Some Rogue APs You Just Gotta Live With

As I look in on the management console of my big Cisco WLAN, I see at the moment I have 711 detected rogues on my biggest campus. Detection in this case loosly equals:

  • Being heard by one or more APs that have been configured to take part in rogue detection
  • Breaking our threshold of concern (I have set to RSSI of -78)
  • Being heard within the last few days

Because of where this WLAN sits geographically and the fact that we have thousands of APs (with hundreds participating in rogue detection), our rogue dashboard stays pretty busy. We’re in a city, surrounded by hospitals, businesses, and residential neighborhoods. I asked The Google for graphical help:


This is a quick and dirty view of our main campus area, and doesn’t show several of our local remote sites or our mile-away other large campus. But- you can see we’re surrounded by lots of buildings. And… those buildings have lots of Wi-Fi. Because we’re so close, we can’t help but to mutually interfere with our neighbors. Our high density design keeps our APs usually running very low power, and we try to be good neighbors.

For giggles, here’s a partial list of interfering SSIDs along with channel and signal strength (perceived by our APs) that I really can’t do a thing about. This DOES NOT include the known “regulars” that have already been “acknowledged”- the hospitals, JPMC, local hotels, etc,  Each of the following is absolutely outside of our own buildings:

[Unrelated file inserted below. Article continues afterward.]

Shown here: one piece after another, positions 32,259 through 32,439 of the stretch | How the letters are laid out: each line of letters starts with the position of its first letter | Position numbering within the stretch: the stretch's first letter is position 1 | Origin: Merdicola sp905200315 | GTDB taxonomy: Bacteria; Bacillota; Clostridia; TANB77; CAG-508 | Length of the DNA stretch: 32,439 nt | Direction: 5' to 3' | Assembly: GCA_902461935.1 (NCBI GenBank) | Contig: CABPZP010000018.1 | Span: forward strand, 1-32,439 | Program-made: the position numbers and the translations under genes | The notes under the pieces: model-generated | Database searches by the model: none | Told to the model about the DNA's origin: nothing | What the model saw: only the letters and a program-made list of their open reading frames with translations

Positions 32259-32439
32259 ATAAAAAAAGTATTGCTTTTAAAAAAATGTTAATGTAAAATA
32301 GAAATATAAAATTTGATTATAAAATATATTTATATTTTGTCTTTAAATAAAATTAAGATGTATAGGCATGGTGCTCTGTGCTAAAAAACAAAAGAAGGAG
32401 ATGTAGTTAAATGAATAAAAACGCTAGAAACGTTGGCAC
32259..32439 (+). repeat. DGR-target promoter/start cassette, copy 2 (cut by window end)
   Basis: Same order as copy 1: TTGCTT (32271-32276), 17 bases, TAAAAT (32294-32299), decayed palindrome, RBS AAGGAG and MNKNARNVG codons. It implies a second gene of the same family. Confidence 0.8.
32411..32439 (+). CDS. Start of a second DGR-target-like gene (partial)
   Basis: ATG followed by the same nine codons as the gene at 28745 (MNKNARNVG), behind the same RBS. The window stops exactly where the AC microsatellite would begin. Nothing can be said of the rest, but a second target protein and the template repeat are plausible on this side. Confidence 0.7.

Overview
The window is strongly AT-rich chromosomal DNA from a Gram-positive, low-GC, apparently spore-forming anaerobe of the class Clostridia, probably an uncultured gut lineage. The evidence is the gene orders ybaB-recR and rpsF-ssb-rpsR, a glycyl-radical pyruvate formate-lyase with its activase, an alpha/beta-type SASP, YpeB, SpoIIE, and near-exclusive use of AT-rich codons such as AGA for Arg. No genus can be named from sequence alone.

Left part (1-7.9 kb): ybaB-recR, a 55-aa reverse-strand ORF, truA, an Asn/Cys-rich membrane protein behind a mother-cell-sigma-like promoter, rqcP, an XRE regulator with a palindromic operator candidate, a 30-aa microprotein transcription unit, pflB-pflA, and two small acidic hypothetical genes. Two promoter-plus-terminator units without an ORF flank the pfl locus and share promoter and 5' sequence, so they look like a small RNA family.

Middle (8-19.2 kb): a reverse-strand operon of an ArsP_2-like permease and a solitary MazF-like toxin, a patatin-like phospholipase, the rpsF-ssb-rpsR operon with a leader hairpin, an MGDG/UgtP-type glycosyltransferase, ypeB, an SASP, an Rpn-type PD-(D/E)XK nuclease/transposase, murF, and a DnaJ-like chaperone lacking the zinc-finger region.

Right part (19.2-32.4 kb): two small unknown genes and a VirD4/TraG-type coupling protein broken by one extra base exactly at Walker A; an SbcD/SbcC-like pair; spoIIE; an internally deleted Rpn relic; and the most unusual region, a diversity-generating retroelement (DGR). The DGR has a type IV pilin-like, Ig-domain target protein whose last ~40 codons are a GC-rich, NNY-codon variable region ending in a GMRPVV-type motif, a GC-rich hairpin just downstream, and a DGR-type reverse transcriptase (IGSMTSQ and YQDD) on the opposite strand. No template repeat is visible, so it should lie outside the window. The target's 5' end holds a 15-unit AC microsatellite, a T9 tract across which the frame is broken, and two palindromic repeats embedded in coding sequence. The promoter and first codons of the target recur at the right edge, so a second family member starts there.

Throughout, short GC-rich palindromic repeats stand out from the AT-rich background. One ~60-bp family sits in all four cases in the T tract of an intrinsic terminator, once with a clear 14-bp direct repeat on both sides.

• SSID: PA 217A, Channel 6, Strongest AP RSSI: -41 (yes, -41)
  • Guest Network, 11, -43
  • On Route (several instances, all very strong, scattered all over 2.4 GHz and 5 GHz, very transient)
  • Apple, 6, -47
  • Netgear, 1, -49
  • AirDelt, 10, -57 (Asustek)
  • TWCWIFI and TWCWIFI Passpoint. 11, -57 (These are Ruckus)
  • IACNY (multiple), 4, -60
  • <non-broadcast>, 3, -61
  • prettygirlthreadz, 11, -62 (Actiontec)
  • Braka Air, 1, -62
  • Themis Corporate, 2, -62 (Apple)
  • Tits for Password, 1, -63 (Belkin)
  • EnvySalon. 1, -63 (Cisco-Linksys)
  • Dr Cohen, 9, -63 (Cisco)
  • DTD Ground1, 3, -63 (Cisco-Linksys)
  • PsyMiFi, 2, -63 (Novatel)
  • ATT912, 8, -65 (Motorola)
  • DensityAP431, 6, -65 (Tp-Link)
  • <non-broadcast>, 9, -65 (Z-com)
  • MidValleyHospice, 8, -65 (Netgear)
  • CrepeandGelatoEspressoBar, 6, -66 (Actiontec)
  • <non-broadcast>, 10, -65 (Nintendo)
  • 2WIRE260, 4, -67 (2wire)

I’m hoping you get the point. Remember- my current view shows over 700 of these. To the trained wireless eye, there are many stories in this sample of my overall reported rogue list:

– lots of consumer-grade stuff
– lots of default channel 6
– lots of CCI, ACI, and every xCI you can think of afoot
– lots of nearby networks that likely aren’t performing all that well, and certainly not up to their potentials
– most of the noise is in 2.4 GHz (but certainly not all on the full list)
– our own network has a lot to contend with on our geographic edges

Given the wild-west nature of unlicensed wireless, this snapshot is just another day in the life of my WLAN. I can’t do much about the neighbors, but occasionally do help them when one of them reaches out. The conversation usually goes like:

“I hear you’re the campus wireless guy”
What can I do for you.
“I’m your neighbor and my wireless sucks. Any thoughts?”

(this is where we gather a little info, talk about what else they see in their client utility and whether they can access their wireless router’s admin pages)